Let’s get back to this series. If you’ve read Nicole Ibrahim’s blog you’ve already seen most of this data, I’m just doing my own testing to confirm her findings and see what else I find. Today let’s look at artifacts of file access from an Android phone using MTP.
I again attached my AT&T Avail 2 and this time opened up the file I copied on to it, shellbags.pl. Following Nicole’s research, found here, I went to the WPDNSE directory located under:
from there I found a folder with the GUID name:
located under it was the shellbags.pl file I accessed from the phone as expected. There will be one GUID folder created for every folder that a file is accessed from within the MTP device, for all MTP devices accessed. To determine which folder or device this GUID came from you’ll have to go to the shellbags. We’ll cover that tomorrow and look for other sources of this correlation.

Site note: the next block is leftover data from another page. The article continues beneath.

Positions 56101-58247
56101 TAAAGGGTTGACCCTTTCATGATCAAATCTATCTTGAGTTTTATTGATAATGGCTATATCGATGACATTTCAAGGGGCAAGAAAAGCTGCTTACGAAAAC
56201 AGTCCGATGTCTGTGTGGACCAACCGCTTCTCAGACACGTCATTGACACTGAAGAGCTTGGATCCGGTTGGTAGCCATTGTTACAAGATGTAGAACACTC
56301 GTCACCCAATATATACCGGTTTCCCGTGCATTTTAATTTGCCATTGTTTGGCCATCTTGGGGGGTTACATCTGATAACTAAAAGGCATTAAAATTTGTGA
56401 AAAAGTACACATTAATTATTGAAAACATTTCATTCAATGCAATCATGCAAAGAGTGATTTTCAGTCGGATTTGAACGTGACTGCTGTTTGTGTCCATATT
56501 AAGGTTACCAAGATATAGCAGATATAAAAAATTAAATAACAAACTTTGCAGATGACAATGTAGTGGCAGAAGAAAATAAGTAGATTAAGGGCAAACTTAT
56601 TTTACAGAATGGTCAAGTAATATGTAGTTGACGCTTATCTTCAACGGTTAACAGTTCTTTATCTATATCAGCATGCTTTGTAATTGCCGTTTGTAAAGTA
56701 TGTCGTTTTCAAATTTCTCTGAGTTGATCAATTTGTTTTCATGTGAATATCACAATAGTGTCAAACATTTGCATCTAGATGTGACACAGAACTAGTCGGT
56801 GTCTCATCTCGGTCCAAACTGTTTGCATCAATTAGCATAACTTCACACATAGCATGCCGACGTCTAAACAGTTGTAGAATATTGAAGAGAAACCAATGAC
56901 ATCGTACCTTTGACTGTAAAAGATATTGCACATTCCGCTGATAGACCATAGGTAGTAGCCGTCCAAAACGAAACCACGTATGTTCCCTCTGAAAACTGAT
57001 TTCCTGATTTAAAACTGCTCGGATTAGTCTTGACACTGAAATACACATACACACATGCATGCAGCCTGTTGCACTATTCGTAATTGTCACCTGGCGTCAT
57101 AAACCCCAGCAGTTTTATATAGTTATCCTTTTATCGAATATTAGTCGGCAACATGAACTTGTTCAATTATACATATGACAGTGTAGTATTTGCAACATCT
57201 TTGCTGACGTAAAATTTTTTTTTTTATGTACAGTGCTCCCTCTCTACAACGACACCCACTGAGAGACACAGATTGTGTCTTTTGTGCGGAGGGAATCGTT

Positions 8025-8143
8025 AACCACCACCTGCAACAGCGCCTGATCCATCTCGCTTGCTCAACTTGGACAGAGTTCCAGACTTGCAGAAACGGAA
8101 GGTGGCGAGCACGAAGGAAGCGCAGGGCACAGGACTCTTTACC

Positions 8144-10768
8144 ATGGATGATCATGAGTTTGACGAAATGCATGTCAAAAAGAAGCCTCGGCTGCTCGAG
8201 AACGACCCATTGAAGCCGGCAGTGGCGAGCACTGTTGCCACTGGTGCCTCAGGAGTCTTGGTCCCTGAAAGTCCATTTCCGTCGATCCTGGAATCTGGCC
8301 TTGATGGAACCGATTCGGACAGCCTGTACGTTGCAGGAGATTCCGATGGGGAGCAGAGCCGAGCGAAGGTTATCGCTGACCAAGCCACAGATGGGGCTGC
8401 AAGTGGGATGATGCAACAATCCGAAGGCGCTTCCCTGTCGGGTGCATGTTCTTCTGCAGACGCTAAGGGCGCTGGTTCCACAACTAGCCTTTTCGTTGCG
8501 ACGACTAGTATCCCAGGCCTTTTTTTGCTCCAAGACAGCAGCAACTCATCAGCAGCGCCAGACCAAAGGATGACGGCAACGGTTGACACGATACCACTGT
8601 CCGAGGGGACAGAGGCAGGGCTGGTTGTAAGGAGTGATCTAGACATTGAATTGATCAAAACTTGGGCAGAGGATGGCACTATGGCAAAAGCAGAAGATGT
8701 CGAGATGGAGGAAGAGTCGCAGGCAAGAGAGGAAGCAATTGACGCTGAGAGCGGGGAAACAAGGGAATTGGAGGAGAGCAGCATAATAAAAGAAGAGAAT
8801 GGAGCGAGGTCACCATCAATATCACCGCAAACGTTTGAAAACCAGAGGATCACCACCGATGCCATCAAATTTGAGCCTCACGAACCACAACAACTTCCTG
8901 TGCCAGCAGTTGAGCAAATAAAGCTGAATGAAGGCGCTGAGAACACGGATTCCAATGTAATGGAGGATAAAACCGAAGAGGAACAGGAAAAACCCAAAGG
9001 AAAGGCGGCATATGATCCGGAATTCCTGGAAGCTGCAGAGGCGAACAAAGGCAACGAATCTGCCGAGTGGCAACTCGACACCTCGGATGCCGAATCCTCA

What was interesting to me that I didn’t see Nicole mention was the dates on the file located under the GUID folder. The creation date of the file was set to the time I accessed the file from the phone, not the time the file was copied to the phone.
The modification time of the file corresponded to the original modification date of the file I copied onto the MTP device in the prior test. When looking at the files through the MTP shell extension I notice that only the modification date is displayed in the properties.
I copied a file into the same directory on the Android phone via MTP again, this time with the WPDNSE directory open, but no temporary file got created. So we get artifacts within the WPDNSE directory from file accesses via MTP but not from file copies to a MTP device.
Tomorrow let’s look what other artifacts are left from these file copies and accesses.